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China must lead trade, investment multilateralism at the WTO

By Sourabh Gupta (People's Daily)    14:46, July 25, 2018

In mid-January, United States Trade Representative (USTR) Robert Lighthizer raised eyebrows when he observed that the US had erred in supporting China's entry into the World Trade Organization (WTO). Judging by the broad appreciation of China's trade policies and practices expressed by numerous country delegations at its recently-concluded seventh WTO Trade Policy Review in Geneva, Mr. Lighthizer's observations are unrepresentative and misguided.

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China's accession to the WTO on December 11, 2001, following a protracted 15 years of negotiations, was the biggest coming-out party in the history of development. Its active role within the organization as well as the important contributions to global growth in the subsequent decade-and-a-half is an eloquent testimony to the virtues of reform and opening-up and the benefits of cooperative multilateralism. And, ironically, far from disadvantaging America, it has been one of the biggest beneficiaries of China's entry. As China's average tariff rate on manufactured goods shrank from 15 percent in 2001 to single digits today, US exports of goods have risen from $19 billion in 2001 to $127 billion in 2017 – an almost seven-fold increase. Furthermore, over the past decade, US exports of goods to China have grown by 86 percent compared to 21 percent to the rest of the world.

Lighthizer's observation that the US erred in supporting China's entry into the WTO is also deeply disrespectful. Given its late date of entry (it entered as the organization's 143rd member), China was obliged to accept accession commitments and encumbrances that substantially exceeded those made by other acceding countries or by member-states at a comparable level of development. Deep mandated tariff cuts aside, these limits on its trading freedoms included an interim China-specific safeguard, an interim special textile safeguard as well as the right of trading partners to treat China as a non-market economy for 15 years during anti-dumping investigations.

(VCG Photo)

China has displayed a humble and remedial attitude, too, when faced with adverse judgments within the WTO's dispute settlement system. No case of countermeasures pursuant to Article 22.6 of the dispute settlement understanding for not having complied with an arbitral verdict has been sought by a trading partner against China. The same cannot be said of the multilateral trading system's other major countries. The US, in particular, features prominently within this Article 22.6 roll of shame.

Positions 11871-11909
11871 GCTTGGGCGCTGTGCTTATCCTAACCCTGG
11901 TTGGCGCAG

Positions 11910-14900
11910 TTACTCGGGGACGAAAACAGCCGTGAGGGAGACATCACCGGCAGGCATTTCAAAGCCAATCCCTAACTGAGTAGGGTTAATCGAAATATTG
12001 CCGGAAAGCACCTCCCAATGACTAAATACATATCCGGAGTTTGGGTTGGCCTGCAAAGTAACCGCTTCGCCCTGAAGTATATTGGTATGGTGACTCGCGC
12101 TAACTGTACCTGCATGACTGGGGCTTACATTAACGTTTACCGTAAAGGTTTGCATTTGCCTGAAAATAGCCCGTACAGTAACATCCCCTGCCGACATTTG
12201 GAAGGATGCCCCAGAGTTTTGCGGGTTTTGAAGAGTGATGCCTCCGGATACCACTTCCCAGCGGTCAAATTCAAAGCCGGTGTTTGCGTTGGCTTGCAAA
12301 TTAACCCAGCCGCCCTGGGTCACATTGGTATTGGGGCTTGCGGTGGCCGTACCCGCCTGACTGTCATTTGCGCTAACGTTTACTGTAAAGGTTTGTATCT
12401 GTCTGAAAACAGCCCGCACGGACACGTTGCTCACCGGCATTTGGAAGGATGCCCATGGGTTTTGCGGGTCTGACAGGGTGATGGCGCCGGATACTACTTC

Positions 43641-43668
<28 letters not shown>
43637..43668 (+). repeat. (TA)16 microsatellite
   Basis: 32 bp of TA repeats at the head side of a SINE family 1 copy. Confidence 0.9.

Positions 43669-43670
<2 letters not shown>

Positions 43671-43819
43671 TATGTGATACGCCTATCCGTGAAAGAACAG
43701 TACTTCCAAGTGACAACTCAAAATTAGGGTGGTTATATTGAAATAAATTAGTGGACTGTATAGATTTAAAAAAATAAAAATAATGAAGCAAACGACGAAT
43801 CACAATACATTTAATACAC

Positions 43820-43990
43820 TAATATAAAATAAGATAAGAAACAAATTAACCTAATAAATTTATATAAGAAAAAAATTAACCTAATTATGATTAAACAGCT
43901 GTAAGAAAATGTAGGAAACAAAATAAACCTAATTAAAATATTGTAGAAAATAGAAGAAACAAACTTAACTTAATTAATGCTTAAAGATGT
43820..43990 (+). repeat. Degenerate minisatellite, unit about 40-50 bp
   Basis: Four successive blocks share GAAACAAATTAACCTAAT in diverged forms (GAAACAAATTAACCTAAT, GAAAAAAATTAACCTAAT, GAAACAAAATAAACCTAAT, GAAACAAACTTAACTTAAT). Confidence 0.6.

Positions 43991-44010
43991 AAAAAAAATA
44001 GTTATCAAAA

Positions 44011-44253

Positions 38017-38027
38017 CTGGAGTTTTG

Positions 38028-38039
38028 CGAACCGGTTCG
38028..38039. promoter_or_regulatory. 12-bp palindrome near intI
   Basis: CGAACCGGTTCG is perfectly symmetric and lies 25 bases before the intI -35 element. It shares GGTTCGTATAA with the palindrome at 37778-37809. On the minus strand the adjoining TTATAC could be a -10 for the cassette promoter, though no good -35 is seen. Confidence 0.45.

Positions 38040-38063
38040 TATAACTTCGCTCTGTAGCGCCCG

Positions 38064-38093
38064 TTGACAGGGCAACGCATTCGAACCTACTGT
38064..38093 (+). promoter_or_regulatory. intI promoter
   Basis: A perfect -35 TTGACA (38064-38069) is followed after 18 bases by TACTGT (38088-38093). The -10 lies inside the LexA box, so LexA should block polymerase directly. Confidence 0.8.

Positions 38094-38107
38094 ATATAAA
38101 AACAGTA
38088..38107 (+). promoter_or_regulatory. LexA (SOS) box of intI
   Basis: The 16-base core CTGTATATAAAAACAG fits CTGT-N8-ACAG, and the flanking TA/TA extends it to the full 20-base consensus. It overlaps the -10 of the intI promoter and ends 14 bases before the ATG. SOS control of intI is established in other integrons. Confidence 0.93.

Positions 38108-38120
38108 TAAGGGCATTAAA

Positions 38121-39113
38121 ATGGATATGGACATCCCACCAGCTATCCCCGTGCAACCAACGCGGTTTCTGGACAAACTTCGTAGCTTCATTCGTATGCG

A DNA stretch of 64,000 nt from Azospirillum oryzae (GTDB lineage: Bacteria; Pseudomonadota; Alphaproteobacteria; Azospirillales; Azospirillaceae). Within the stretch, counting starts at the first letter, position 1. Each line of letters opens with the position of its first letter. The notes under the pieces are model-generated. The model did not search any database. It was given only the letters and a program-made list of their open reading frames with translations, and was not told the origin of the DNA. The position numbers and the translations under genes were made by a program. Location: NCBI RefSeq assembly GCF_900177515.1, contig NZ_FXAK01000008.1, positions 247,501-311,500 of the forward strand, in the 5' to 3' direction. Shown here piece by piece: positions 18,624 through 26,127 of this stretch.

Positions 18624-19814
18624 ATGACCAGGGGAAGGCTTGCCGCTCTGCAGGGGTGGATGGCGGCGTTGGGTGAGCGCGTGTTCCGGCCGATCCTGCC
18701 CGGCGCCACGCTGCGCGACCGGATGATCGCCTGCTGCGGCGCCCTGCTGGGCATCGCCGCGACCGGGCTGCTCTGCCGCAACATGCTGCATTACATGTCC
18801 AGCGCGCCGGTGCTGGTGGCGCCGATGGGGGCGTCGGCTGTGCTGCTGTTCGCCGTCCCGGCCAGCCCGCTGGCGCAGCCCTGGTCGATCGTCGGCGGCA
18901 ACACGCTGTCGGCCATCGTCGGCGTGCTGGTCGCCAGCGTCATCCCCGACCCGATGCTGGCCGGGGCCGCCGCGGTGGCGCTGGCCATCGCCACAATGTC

China has been a diligent rule-taker in the multilateral trading system. Looking ahead, as China transitions from being a great trading power to a great trading and investment power, it must now also become a rule-maker that helps craft the rules-of-the-road for a deepened investment framework in the multilateral system.

At the 11th ministerial conference in Buenos Aires in December 2017, a subset of WTO members including China resolved to pursue structured discussions leading to the creation of a multilateral framework on investment facilitation. China must take a co-leadership role within these discussions and devise an adaptive, responsive and resilient facilitation framework – one that substantially liberalizes global investment flows across a range of goods and services sectors while protecting the right of countries to regulate in the public interest to meet their policy objectives.

Along the way, China should also modify certain foreign inward investment-related practices which, rightly or wrongly, have caused misgivings among its trading partners. These misgivings, which were aired at the recent WTO trade policy review, relate to the as-yet preponderant role of the state in general, and its inconsistent administrative and regulatory practices related to technology transfer requirements in particular. These include intellectual property rights-related regulations which, at times, appear to depart from the 'national treatment' principle and accord less favorable treatment to foreign intellectual property rights-holders compared to domestic Chinese rights-holders in the course of technology transactions.

The 'national treatment' principle as well as the 'most favored nation' principle has been the foundational pillar of the international trading system. In the hands of imperial powers, the latter was utilized as a tool of subjugation and abuse. As Article 8 of the supplement to the Opium-era Treaty of Nanjing, the principle provided the basis for foreign powers to exploitatively strip China of control over its customs boundary and tariff-levying powers. In the post-World War II age of sovereign equality of nation-states, the two principles have been a powerful force for good, providing a ladder of development that allowed countries to break out of poverty traps and grow wealthy.

As China becomes a prodigious exporter of capital as part of its Belt and Road initiative (BRI), it must now take the lead in mainstreaming the 'national treatment' principle and the 'most favored nation' principle within the WTO's embryonic multilateral framework on investment facilitation. "That international trade should be abundant, that it should be multilateral, that it should be non-discriminatory" was the widely-expressed sentiment at the Preparatory Committee gathered in October 1946 to frame the charter for the post-war global trading order. China must endeavor to inscribe that sentiment as the guiding principles of the 21st century global investment order too. 

(For the latest China news, Please follow People's Daily on Twitter and Facebook)(Web editor: Bianji, Hongyu)

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